In 2000, when I should have been finished with community college, I had changed my major six point five jillion times and I was considerably behind. Then I got married.

That ended that.

In 2002, I went back to that same school and tried to pick up where I’d left off. I had an infant at home and we had next to no money, so when the semester was over and I got a job opportunity, I took it. Thus ended my education.

A couple of months ago, after talking about it for years, Josh and I decided to try school again. It has been a mess of red tape and confusion, but we got everything in order. Scheduled. Ready and waiting.

Well, today is the day.

All our classes come live online today, and me, who has never taken a single online class, I have 16 hours of classes. While I realize that I’m not expected to suddenly have everything finished and done and I’m going to have to learn to schedule myself, it doesn’t change the fact that having a list of things to do and turn in and know is going to overwhelm me more than a little bit.

I really didn’t think I was going to be so scared. But I am.

I’ve had those dreams where I forgot about a class and never did any of the work.

Where I showed up for an exam and it was a class I was never supposed to have taken.

The good news is that if I make it through this semester I’ll (finally) have my Associate’s Degree, and it will only have taken me thirteen years.

I feel a little (or a lot) silly that this is so important to me. After all, what is an Associate’s anyway? Not much.

Except it’s more than I have.

And it’s that much closer to the PhD I ultimately want.

Yeah, I said it. That’s what I’m going for. Farfetched, right? I’ll be like eighty by the time I’m finished.

But that’s okay with me. I’ll be eighty when I’m eighty whether I have a PhD or not.

So if I die today, it’s because the online classes done kilt me.

In defense of black nails

I’m not one to be trendy, or even fashionable.

I realize this doesn’t come as much of a shock. I don’t imagine I exactly convey an it-girl with-it vibe.

It’s not that I don’t want to be snappy and sassy and on top of things, it’s just not something that comes easily to me. I very much feel all Devil Wears Prada heroine, in a way. You know at the beginning where Andi’s all unconcerned and kind of frumpy? That’s totally me, except at the end she gets made over and gets what she wants while she has perfect hair and designer jeans. That’s not me.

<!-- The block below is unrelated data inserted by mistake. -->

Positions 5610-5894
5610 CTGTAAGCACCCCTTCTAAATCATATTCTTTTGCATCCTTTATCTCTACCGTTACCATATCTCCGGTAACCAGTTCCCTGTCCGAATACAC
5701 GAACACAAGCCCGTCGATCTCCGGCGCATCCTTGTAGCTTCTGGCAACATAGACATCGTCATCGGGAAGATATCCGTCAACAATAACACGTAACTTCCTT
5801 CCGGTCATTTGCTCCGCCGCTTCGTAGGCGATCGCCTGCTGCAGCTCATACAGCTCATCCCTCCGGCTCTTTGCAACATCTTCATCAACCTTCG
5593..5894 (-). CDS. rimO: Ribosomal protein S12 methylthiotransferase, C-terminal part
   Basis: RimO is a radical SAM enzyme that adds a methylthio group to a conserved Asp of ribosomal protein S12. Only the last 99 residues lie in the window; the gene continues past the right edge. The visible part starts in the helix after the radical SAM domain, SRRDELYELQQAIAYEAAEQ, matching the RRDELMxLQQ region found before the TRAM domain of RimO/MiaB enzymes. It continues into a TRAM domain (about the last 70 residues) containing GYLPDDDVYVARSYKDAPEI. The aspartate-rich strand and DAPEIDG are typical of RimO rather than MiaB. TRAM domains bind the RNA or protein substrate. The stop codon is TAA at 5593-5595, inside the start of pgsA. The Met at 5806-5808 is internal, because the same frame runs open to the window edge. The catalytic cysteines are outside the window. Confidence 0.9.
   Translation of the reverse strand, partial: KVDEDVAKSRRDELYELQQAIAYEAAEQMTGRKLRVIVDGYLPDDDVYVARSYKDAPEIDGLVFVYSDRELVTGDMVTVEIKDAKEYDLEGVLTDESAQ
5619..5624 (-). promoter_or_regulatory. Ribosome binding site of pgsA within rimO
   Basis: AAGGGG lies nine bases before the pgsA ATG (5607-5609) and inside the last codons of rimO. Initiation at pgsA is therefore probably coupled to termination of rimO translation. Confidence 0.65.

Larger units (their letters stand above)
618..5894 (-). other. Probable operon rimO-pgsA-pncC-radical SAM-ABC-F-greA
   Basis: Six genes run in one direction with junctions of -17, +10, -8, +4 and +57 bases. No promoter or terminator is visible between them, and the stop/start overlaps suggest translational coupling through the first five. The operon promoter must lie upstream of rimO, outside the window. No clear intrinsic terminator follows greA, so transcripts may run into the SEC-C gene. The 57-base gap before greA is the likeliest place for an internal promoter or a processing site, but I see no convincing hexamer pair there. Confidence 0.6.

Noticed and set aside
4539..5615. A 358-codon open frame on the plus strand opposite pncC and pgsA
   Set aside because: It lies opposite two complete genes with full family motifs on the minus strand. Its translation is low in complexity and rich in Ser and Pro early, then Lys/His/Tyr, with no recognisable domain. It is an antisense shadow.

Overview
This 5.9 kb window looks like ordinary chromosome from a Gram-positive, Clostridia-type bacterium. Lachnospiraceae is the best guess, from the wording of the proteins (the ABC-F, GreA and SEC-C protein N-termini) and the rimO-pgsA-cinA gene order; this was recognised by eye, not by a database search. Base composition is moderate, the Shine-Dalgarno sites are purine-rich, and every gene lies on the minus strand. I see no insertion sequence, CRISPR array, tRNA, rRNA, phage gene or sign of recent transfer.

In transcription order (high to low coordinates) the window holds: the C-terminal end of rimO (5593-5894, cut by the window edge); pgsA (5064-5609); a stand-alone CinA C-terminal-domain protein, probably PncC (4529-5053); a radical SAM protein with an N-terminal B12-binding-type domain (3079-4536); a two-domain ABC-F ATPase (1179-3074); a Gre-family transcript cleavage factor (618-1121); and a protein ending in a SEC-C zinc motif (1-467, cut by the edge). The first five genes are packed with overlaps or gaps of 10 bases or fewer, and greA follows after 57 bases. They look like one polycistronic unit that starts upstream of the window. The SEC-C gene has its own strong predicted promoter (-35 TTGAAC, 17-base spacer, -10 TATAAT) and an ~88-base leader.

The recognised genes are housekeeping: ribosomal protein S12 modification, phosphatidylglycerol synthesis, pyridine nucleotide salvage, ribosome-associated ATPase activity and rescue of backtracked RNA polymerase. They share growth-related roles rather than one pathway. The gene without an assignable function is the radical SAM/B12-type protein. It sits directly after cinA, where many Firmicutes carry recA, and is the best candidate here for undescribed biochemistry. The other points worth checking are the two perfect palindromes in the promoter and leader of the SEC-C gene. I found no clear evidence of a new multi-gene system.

And I’m okay with that.

Except sometimes I’m not. Sometimes I really wish I could wear ruffles and curl my hair and lotion and coif.

I can’t. I’d very much like to put on a belt and a dress and not be concerned that I look like a basset hound in a tutu, but something – I guess it’s just left over high school insecurity? – keeps the squirminess at the forefront.

The thing is, I’m thirty one years old. I realize that’s not old, but…I really feel it’s too old to be still seeking out my style. Or to even care about my “style” in the first place.

I few months ago I started painting my nails. It was the first time in my life I’d been able to paint them and not feel like they looked awkward and inappropriate, and as stupid as it sounds, it made me feel good. Typing with lacquer tipped fingers felt a little more…polished, pardon the pun.

But I didn’t really care for the colors. I tried them all, since lucky for me I have a seven year old girl.

Bright orange. Blech.
Purple, which I was sure I’d like and didn’t.
Deep, maroony red. It was called “Rock Star” or something strange.
Green. It looked a little like my fingers were rotting.
Pink. With all my girlish aspirations, it still didn’t surprise me that it looked ridiculous.

Then for some reason I picked up a bottle of black. Lingerie, or something equally lame.

I had no intention of growing gothic talons or anything, but I’d seen dark manicures. Something about it appealed.

As with everything, I did some quick Googling.

I found this, and remarkably I understood every word. I knew those feelings, those lines of thought.

So I did it. I slathered my nails with the glossy tar, and it was…amazing. I didn’t feel like a rock star but I felt – different. A little edgy. Like just by having the testicles to have black nails I became a little bit of a badass.

I realize this sounds ridiculous. I know they’re just fingernails. I know that to even feel like this about what color they are is petty and asinine.

But it’s a happiness I’ve found.

And it doesn’t hurt anyone, though Josh acts pained every time.

So black they are. And I’ll pretend they make me tough and cutting edge, deep and meaningful, even as I struggle with lace and frills, bangs and belted waistlines.